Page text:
by heart


Also, by rote. From memory; also, mechanically. For example, Betty had trouble learning the song by heart, but her teacher insisted on it, or Japanese schools put heavy emphasis on learning by rote. These terms are often put as know by heart or learn by rote. The first term was already used by Chaucer (in Troilus and Cressida). The variant, also dating from the 1300s, often implies mere memorization without deeper understanding. Both phrases remain in use, although this form of learning is no longer so widespread as it once was. Also see commit to memory.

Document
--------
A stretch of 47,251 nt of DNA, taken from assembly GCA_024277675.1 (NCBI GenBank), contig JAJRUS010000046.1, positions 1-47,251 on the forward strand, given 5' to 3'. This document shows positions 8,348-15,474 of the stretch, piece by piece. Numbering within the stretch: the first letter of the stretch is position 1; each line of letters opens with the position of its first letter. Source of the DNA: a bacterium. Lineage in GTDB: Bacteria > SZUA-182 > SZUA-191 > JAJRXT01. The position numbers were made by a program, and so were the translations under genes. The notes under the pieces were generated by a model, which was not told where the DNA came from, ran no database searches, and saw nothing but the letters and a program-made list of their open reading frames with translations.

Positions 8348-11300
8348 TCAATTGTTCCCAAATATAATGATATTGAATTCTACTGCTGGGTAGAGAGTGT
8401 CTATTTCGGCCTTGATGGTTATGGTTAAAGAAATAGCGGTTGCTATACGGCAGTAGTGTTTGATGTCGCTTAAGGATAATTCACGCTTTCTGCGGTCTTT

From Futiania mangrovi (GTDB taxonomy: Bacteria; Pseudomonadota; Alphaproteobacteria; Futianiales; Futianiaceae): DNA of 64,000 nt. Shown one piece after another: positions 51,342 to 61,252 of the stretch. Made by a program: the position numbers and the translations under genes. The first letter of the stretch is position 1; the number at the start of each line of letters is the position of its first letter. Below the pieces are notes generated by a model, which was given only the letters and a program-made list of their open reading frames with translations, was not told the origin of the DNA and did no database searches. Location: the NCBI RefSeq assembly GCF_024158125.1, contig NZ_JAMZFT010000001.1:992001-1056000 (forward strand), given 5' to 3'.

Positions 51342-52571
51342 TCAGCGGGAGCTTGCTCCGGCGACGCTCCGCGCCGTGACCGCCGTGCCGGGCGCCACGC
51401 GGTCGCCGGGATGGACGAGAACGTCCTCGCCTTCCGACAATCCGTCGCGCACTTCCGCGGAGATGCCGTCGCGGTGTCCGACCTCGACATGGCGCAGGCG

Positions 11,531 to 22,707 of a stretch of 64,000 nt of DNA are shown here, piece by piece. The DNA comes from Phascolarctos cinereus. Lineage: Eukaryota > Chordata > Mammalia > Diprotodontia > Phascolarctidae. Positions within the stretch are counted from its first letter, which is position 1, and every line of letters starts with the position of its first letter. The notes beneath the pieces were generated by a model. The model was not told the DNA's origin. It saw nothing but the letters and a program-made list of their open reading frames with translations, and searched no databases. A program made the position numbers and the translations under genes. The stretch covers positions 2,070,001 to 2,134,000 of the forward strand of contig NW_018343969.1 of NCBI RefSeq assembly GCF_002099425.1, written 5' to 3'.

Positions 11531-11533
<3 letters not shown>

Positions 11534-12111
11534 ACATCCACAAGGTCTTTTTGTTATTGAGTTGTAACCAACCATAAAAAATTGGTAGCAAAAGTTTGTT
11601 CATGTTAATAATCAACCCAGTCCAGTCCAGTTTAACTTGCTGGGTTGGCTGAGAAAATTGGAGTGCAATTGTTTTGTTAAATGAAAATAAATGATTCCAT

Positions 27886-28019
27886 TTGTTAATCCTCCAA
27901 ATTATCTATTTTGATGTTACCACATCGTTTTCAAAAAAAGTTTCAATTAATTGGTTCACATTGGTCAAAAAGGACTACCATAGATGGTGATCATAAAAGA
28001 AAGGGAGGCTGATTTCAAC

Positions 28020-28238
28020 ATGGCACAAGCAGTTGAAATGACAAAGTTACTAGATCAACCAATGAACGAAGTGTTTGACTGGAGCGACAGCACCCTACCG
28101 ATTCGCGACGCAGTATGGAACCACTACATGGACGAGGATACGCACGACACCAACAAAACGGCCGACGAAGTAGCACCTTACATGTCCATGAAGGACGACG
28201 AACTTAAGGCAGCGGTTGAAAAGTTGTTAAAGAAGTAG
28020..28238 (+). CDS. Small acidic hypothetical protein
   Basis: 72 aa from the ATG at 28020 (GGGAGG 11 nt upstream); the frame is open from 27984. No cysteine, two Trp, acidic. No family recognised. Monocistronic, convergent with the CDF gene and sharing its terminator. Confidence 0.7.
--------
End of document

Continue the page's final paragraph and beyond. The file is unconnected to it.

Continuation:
QUIZZES

GEE WHILLIKERS! WAIT TILL YOU SEE THIS WORD OF THE DAY QUIZ!

Do you remember all the words from last week, September 21–27, 2020? Then this quiz should be butyraceous.
Question 1 of 7
What does “yare” mean?
The American Heritage® Idioms Dictionary Copyright © 2002, 2001, 1995 by Houghton Mifflin Harcourt Publishing Company. Published by Houghton Mifflin Harcourt Publishing Company.